The Development of Chemical and Computational Tools to Study Transcriptional Regulation in Cancer
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CitationFederation, Alexander Joel. 2015. The Development of Chemical and Computational Tools to Study Transcriptional Regulation in Cancer. Doctoral dissertation, Harvard University, Graduate School of Arts & Sciences.
AbstractEukaryotic gene regulation is a complex process requiring the action of many multicomponent complexes in the cell. Specific inhibitors of chromatin-associated factors allow the functional study of protein domains without genetic removal of the entire protein. Here, two small molecule probes were used to study the role of DOT1L and BET proteins in cancer biology.
DOT1L is a histone methyltransferase with activity correlating with positive regulation of transcription. In MLL-rearranged leukemia, DOT1L is recruited aberrantly to early developmental transcription factors, leading to their inappropriate expression and leukemia maintenance. The development of an assay platform for DOT1L allowed the investigation of many small molecule DOT1L inhibitors, leading to compounds with improved potency and pharmacokinetics.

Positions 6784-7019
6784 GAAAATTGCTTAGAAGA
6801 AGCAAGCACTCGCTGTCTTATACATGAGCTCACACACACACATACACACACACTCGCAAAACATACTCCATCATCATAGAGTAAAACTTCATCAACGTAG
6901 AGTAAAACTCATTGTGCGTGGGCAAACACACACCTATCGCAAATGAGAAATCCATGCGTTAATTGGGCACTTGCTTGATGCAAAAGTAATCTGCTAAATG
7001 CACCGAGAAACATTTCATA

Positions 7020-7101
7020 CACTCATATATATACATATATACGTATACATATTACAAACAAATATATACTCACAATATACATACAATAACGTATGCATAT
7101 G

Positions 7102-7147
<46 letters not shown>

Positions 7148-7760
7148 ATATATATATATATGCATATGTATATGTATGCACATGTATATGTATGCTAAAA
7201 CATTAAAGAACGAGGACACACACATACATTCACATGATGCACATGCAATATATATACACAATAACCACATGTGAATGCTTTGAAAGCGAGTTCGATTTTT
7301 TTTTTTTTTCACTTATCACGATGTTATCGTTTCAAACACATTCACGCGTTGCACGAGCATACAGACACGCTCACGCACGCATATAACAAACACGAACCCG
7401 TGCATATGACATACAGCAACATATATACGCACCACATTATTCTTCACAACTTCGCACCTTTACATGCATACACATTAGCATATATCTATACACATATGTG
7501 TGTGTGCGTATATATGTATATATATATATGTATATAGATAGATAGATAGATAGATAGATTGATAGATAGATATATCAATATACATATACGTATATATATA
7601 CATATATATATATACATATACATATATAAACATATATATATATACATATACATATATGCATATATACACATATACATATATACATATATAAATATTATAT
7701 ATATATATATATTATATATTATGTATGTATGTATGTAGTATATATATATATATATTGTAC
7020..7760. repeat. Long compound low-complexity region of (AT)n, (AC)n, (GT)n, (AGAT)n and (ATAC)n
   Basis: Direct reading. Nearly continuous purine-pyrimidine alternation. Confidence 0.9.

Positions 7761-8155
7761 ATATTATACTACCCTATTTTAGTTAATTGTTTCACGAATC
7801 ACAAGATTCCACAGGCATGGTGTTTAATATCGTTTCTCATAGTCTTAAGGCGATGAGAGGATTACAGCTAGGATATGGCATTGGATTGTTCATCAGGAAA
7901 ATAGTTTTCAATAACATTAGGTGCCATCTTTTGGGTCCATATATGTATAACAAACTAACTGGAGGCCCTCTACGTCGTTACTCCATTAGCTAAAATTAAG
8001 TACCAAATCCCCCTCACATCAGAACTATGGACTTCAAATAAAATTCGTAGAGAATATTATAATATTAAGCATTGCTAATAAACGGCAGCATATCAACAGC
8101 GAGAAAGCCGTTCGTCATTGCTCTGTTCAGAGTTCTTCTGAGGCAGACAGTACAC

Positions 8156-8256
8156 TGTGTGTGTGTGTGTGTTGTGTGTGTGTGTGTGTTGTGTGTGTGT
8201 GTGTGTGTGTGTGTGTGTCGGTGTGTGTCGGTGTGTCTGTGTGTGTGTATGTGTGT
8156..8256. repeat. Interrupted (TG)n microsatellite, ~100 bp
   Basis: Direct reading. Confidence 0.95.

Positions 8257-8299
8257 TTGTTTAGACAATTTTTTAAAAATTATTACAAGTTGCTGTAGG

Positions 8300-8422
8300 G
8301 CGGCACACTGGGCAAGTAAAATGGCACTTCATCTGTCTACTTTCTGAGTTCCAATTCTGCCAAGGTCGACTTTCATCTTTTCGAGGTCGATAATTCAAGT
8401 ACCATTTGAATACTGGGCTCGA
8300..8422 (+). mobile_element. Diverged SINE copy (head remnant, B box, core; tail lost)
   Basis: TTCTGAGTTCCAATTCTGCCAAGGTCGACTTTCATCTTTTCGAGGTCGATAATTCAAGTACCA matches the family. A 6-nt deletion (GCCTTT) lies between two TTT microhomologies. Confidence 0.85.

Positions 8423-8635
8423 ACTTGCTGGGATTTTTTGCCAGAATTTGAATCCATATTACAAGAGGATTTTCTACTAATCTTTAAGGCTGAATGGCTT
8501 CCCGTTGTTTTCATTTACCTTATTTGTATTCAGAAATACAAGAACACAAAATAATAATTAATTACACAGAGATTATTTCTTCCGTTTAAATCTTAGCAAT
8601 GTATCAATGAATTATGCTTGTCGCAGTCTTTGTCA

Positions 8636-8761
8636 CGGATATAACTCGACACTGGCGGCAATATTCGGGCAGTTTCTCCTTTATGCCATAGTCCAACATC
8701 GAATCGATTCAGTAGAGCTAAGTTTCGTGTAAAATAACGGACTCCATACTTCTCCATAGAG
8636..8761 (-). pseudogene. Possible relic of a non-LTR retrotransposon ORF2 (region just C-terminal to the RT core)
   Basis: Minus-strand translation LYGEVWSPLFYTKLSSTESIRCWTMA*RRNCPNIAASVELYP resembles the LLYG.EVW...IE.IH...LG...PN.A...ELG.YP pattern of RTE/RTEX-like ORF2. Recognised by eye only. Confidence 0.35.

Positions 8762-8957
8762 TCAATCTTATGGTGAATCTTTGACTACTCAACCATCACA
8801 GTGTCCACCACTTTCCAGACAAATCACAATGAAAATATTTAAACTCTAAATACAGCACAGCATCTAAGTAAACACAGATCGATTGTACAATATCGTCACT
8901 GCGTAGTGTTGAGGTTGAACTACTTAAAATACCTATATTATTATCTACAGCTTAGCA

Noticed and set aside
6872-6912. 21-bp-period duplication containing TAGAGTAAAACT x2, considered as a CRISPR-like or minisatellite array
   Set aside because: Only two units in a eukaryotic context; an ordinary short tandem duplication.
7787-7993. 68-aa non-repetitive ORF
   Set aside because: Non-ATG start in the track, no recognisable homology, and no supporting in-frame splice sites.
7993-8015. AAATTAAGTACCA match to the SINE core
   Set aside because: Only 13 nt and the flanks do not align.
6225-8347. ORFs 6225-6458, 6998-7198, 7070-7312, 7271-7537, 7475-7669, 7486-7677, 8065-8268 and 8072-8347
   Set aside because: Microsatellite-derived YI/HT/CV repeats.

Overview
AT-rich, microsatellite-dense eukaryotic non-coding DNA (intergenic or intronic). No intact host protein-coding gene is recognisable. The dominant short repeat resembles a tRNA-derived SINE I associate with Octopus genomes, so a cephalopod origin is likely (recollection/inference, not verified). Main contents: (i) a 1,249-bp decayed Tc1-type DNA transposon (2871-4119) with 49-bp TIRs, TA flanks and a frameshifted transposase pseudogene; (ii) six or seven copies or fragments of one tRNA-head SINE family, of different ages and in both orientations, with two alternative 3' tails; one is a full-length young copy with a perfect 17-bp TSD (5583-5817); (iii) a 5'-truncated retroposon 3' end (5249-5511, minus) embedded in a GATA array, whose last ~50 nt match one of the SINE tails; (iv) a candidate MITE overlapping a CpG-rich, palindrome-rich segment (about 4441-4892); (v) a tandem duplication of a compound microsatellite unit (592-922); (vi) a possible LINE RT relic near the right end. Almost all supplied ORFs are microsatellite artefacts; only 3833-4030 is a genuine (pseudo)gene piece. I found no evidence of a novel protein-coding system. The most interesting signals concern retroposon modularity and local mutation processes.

Studying the action of BET bromodomain inhibitors led to the identification of super enhancers, large tissue-specific regulatory elements driving the expression of genes critical for the function of the cell. Super enhancers are often found in oncogenic translocation events, especially in B cell malignancies. This study identified a subset of super enhancers that promote off-target DNA damage from the B cell antibody diversity enzyme AID, leading to double strand break events and translocations.
Super enhancers also regulate the expression of master transcription factors (TFs) in a given cell type. Using the topology of the super enhancer, the sites of master TF binding can be predicted, allowing the construction of network models for transcriptional regulation. These models were built in a large number of healthy and diseased cell types, including the pediatric malignancy medulloblastoma. In medulloblastoma, a network motif was identified that matches an expression pattern seen in a transient cell population in the developing cerebellum, providing evidence for the previously unknown cell of origin for Group 4 medulloblastoma.
Citable link to this pagehttp://nrs.harvard.edu/urn-3:HUL.InstRepos:17463980
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